Anyone Can Do CrossFit. Here’s Why.

Anyone Can Do CrossFit. Here’s Why.

“I need to get in shape before I try CrossFit.”

“I’ve never worked out before and CrossFit looks too intense.”

“CrossFit is too hard.”

These are three objections that CrossFit coaches hear all the time when speaking with regular folks who are interested in CrossFit but have some misconceptions about how the program works. In this article, I’ll explore why CrossFit is for anyone and everyone, even people who haven’t exercised a day in their lives.

First, it’s helpful to read the What Is CrossFit? page on crossfit.com to understand the concepts behind the fitness program. The most important piece for new folks is the phrase “functional movement,” which basically means a movement or exercise that has a real life function. Examples are picking something off the ground (an object or even your own body), moving quickly (running), squatting, or jumping onto or even over something. In real world situations, those movements could translate to picking up a heavy box, running to catch an airplane, or lifting and squatting your kid on your shoulders. I argue that 100% of all humans need to be able to do those things, and should be able to do it at a reasonably athletic level. You don’t have to be super fast or insanely strong, but you shouldn’t be immobile and decrepit either.

The beauty of CrossFit is that you can start with those very basic movements and progress upwards in complexity and load as your fitness increases. Thus, if you can only squat your body weight for starters, in a week you might be squatting a barbell, and in a year you could be front squatting 185 lbs.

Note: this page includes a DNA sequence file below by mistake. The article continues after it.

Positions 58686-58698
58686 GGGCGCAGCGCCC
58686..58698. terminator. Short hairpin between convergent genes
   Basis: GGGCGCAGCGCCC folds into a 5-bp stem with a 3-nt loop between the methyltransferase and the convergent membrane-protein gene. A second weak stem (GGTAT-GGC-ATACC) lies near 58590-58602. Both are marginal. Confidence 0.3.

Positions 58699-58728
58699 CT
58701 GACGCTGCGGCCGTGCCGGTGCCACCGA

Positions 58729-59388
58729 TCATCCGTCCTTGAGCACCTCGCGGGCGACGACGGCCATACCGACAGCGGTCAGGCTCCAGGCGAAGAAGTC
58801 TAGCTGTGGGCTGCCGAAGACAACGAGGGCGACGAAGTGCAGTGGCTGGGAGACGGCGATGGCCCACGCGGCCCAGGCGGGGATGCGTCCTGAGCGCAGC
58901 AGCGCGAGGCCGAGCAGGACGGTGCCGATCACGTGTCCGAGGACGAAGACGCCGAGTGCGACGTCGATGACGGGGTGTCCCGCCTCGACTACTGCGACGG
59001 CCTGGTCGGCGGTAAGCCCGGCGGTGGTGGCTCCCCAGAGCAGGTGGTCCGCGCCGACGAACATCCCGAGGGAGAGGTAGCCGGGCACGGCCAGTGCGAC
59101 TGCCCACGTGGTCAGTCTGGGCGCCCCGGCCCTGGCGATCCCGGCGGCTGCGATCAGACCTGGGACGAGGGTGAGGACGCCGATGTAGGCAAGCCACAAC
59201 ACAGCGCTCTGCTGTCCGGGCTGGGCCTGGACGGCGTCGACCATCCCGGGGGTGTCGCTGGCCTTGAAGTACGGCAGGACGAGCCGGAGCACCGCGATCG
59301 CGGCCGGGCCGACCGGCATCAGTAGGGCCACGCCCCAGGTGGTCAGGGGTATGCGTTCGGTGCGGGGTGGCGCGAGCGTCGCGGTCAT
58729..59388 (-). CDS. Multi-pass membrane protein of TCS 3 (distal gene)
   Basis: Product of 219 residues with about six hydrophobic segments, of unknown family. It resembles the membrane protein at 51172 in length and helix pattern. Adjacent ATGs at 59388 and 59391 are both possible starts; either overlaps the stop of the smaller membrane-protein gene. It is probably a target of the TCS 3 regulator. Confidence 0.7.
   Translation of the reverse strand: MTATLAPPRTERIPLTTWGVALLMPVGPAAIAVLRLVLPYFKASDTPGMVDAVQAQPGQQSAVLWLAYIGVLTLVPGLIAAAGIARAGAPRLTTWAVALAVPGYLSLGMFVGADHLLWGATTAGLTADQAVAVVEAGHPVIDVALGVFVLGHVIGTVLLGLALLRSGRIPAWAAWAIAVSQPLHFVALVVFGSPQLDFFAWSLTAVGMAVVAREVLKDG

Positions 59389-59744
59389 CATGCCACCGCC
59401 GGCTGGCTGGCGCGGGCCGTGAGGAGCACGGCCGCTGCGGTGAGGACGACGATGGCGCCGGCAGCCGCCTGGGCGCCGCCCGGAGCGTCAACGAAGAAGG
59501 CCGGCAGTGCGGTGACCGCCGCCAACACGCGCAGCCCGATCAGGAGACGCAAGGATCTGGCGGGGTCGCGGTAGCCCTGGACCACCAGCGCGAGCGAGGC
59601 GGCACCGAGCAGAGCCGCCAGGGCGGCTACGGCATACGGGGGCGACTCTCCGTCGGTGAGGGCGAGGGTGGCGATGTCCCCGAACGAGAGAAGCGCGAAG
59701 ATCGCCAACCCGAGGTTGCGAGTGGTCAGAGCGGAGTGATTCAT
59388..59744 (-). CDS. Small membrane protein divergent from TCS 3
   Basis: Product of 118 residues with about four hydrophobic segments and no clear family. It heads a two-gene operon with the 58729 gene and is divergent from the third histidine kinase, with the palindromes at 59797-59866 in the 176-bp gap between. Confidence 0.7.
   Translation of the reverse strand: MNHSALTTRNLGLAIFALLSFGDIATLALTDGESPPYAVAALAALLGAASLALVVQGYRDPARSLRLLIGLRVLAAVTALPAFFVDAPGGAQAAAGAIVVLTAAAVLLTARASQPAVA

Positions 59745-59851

The misconception is that if you join a CrossFit gym, you’ll immediately start doing highly complex movements and heavy loads. This is not true. The reality is that most gyms start with a Foundations or On-Ramp program that teaches the basics in a controlled environment with an experienced coach. Once someone graduates from Foundations, he or she starts regular workouts at a scaled level and works upwards from there.

Scaling is an important concept to understand because it allows a new member at any fitness level to participate in any workout. Here’s an example: Billy walks into his first class and the workout of the day is Fran, which is prescribed as 95 lbs thrusters and “chin-over-bar” pull-ups. He learned the basic thruster and pull-up movements in Foundations, and also learned several modified movements that are easier than the standard movement. So, since Billy is new, he does thrusters at 45 lbs (just the bar) and jumping pull-ups instead. He completes the WOD safely and still gets in a great workout. In 3 months, after Billy gets stronger and fitter, he tries Fran at the Rx standard and completes it!

The bottom line is CrossFit is a fitness program that starts with the very basics and scales up in intensity, complexity, and load as your fitness level increases. Because it focuses on functional movements it’s relevant to everyday life, and therefore applicable to everyone. The most important qualities are that you have a desire to be functionally fit, enjoy working hard, and not be afraid to get started!

 

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